Doby Photography/NPR
Brian Naylor 2010
Doby Photography/NPR

Brian Naylor

Correspondent, Washington Desk

NPR News' Brian Naylor is a correspondent on the Washington Desk.

In this role, he covers politics and federal agencies, including transportation and homeland security.

With more than 30 years of experience at NPR, Naylor has served as National Desk correspondent, White House correspondent, congressional correspondent, foreign correspondent and newscaster during All Things Considered. He has filled in as host on many NPR programs, including Morning Edition, Weekend Edition and Talk of the Nation.

During his NPR career, Naylor has covered many of the major world events, including political conventions, the Olympics, the White House, Congress and the mid-Atlantic region. Naylor reported from Tokyo in the aftermath of the 2011 earthquake and tsunami, from New Orleans following the BP oil spill, and from West Virginia after the deadly explosion at the Upper Big Branch coal mine.

While covering the U.S. Congress in the mid-1990s, Naylor's reporting contributed to NPR's 1996 Alfred I. duPont-Columbia Journalism award for political reporting.

Before coming to NPR in 1982, Naylor worked at NPR Member Station WOSU in Columbus, Ohio, and at a commercial radio station in Maine.

He earned a Bachelor of Arts degree from the University of Maine.

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Story Archive

The Trump administration is expected to outline how it will implement its modified travel ban on people from six majority-Muslim nations. Ted S. Warren/AP hide caption

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Ted S. Warren/AP

President Trump Looks To Slash Nearly 4,000 Interior Department Jobs

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A database with the information of nearly 200 million people was discovered by a cyber-risk analyst. The voter information had been compiled by a marketing firm contracted by Republican groups. Zach Gibson/Getty Images hide caption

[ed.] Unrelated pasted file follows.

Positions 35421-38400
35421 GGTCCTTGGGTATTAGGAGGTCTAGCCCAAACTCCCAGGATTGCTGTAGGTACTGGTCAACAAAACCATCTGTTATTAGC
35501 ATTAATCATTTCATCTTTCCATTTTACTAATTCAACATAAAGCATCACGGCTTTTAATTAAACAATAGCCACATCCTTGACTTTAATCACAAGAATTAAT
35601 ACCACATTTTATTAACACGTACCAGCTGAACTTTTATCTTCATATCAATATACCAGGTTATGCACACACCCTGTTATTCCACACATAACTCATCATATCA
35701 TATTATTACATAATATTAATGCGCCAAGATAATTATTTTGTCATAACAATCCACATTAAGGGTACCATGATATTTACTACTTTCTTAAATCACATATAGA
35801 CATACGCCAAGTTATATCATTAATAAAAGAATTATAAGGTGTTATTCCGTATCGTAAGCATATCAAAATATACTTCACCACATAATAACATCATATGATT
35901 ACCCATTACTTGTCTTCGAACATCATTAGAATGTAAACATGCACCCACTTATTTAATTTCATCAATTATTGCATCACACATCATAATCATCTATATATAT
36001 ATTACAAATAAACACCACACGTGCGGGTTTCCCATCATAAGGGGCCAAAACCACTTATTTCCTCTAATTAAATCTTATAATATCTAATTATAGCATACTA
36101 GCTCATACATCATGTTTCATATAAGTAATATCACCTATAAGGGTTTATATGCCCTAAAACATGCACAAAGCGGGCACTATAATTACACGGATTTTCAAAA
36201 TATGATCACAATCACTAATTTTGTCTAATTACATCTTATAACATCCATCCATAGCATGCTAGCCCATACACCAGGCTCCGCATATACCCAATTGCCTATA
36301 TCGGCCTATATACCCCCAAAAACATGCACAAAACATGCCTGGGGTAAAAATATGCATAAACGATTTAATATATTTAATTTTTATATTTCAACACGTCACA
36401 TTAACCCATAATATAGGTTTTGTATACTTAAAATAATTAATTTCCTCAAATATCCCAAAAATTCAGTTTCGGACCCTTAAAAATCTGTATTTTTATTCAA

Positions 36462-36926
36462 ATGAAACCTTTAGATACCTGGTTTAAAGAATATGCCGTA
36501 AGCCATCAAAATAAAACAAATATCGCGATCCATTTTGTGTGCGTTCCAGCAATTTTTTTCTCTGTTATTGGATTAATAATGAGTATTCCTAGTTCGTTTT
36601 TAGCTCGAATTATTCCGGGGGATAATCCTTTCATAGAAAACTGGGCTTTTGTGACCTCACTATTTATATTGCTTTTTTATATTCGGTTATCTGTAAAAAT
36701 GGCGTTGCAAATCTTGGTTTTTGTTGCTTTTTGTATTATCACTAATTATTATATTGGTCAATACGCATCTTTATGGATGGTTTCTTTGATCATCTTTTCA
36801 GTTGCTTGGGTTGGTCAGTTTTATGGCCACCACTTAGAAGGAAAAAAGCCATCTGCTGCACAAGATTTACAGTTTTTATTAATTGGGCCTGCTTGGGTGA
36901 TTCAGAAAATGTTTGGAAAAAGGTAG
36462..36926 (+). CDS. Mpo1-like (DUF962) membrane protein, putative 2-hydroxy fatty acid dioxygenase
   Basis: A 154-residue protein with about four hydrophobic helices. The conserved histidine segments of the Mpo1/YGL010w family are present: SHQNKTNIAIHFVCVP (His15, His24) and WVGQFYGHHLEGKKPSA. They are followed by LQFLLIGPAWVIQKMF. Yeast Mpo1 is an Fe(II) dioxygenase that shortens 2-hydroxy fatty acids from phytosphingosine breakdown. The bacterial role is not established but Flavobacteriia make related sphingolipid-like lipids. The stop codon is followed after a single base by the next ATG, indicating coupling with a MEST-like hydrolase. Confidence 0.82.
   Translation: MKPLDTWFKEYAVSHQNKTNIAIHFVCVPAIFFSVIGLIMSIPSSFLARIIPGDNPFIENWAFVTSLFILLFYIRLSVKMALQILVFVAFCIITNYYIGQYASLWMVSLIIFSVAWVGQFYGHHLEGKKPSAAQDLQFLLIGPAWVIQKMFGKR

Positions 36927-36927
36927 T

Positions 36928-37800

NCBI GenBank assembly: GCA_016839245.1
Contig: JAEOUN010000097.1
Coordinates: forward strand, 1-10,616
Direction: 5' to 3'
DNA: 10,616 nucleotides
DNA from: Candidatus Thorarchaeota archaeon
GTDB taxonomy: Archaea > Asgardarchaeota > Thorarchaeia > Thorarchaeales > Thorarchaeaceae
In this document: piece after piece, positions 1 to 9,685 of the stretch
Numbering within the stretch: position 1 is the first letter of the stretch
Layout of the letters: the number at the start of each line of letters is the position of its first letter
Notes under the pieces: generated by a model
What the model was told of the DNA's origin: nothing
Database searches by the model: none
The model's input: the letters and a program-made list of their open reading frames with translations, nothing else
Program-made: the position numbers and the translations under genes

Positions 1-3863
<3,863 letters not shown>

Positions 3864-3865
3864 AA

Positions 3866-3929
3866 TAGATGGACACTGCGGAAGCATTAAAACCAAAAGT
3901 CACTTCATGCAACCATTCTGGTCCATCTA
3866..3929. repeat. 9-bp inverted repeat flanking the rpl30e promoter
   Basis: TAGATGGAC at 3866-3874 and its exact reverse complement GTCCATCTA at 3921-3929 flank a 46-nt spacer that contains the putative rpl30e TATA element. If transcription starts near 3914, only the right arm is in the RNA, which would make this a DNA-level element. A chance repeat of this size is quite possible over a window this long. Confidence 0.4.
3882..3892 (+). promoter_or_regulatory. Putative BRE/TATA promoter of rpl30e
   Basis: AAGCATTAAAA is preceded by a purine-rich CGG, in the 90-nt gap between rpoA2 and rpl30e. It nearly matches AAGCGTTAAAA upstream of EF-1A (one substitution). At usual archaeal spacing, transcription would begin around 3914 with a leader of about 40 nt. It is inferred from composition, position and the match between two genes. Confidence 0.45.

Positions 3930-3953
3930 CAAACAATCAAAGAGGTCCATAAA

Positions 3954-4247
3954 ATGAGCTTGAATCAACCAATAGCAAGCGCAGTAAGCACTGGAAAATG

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Zach Gibson/Getty Images

Democratic candidate for Georgia's 6th Congressional District Jon Ossoff speaks to supporters during an election-night watch party in Dunwoody, Ga., in April. John Bazemore/AP hide caption

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John Bazemore/AP

Costliest Congressional Race In History Sees First Debate

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Democrats Spend Big In Georgia's Special Election To Fill House Seat

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Lawmakers Propose Subjecting Secret Service Director To Senate Confirmation

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While the government dodged a bullet this time by avoiding the latest malware attack, experts say its systems are still vulnerable. Intrepid00/Flickr hide caption

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Federal Computers Dodge Global Malware Attack ... This Time

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Former national security adviser Michael Flynn won't turn over documents to the Senate Intelligence Committee, a source close to Flynn tells NPR. Carolyn Kaster/AP hide caption

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Carolyn Kaster/AP